Dad’s paddle stroke was awkward—he could only stroke on one side of the boat, and I could tell that keeping it up was as much a matter of gumption as physical ability. Luckily the current did most of the work.
My folks are competent campers, perfectly capable of conducting themselves well in the wilds, but on this outing Marypat and I were the guides, and my parents followed our lead down the river, trusted our choices, let us dictate the pace.
For the kids, having grandparents along was like a weeklong gift. They mined my mother for her inexhaustible fund of stories. They led agate-hunting forays and treasure hunts, wheedling snack food out of my parents along the way.
Eli, Sawyer, and Ruby are good in the outdoors. They are as comfortable sleeping on sandbars as they are on bunk beds. They think nothing of perching on boulders to eat their dinner. On the quiet stretches of river, we tie the boys to the stern lines and troll them behind us like big, giggly bobbers.
At our last night’s camp, there was a slight drop in the river where it goes over a ledge, followed by a choppy set of standing waves. The boys like to hold on to us and swim through minor rapids with their life jackets on. Marypat and I took turns edging out into the strong river, sidestepping across the slippery, uneven bottom until we were waist-deep and could barely stand. The boys had long lost their footing. They hung on at arm’s length, their naked bodies surfing across the current. Finally we lifted our feet, let the river have us, and lay back for the ride.
On the final lap, Eli was as determined to get into the waves as I was to stay in the deep water. We stroked against each other with our free hands, laughing and yelling. Then I felt him shake his small hand out of mine. He started to swim away and we lost each other in the fast water. I saw him bob over a wave crest once, and I struggled to stand up as soon as I could. By the time I get to my feet Eli was already up, sloshing toward shore, giddy with his triumph.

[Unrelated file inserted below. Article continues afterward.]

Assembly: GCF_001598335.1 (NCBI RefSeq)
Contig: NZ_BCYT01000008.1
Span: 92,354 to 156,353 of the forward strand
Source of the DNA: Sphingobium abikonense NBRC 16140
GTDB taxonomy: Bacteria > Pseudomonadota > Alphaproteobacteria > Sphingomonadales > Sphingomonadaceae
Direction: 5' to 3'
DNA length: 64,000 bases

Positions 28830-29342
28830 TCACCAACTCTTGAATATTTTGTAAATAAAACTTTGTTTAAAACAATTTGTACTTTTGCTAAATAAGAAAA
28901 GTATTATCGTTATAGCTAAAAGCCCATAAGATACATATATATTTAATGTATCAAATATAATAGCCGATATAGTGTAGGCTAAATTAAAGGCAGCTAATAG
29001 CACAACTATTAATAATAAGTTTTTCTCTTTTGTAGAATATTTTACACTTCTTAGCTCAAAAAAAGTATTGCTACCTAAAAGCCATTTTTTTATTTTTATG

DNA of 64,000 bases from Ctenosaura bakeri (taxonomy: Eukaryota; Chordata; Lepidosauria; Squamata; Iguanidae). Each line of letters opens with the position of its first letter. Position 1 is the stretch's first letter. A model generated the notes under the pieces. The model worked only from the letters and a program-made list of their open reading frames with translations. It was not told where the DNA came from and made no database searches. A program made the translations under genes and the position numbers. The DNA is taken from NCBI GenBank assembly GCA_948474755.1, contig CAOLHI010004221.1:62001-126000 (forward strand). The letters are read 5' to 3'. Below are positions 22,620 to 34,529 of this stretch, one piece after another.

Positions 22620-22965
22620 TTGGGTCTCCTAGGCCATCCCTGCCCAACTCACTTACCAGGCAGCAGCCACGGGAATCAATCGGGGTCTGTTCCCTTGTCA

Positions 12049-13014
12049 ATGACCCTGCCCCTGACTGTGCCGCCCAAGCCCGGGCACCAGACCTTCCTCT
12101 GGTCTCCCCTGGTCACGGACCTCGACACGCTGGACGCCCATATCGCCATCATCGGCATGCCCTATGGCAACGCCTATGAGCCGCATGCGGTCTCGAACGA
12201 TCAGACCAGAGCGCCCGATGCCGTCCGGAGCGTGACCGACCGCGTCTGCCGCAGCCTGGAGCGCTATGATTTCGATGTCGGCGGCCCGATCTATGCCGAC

At the confluence with the Powder River, we slogged upstream in the shallow, gritty current almost half a mile to get to our car. The river wasn’t deep enough to paddle against effectively, so we exited the canoes and started hauling, using the bowlines as tow ropes.
I worried about my folks, who were making slow progress. When I glanced back, Eli had clambered over the side to help. He was waist-deep in the Powder, pushing the stern for all he was worth, grinning back at me like a fiend. While tempted to tell him to get the hell in the boat, it was clear he was having no trouble at all with the river.
By the time I reached my parents, they were within 50 yards of the bridge. Dad was barely winded. They were simply pacing themselves, much the way Marypat paced herself when she was seven months pregnant in the Far North.
In the shade of the railroad trestle, our gear was strewn around us. Everyone was dripping wet, exclaiming in various ways about what a unique end to the trip it was. And I was having real trouble trying to decide who to be more proud of, my parents or my children.
Alan Kesselheim's latest books are Let them Paddle: Coming of Age on the Water (Fulcrum) and Montana: Real Place, Real People (Companion Press). This story is adapted from one that first appeared in a 1998 edition of Backpacker magazine.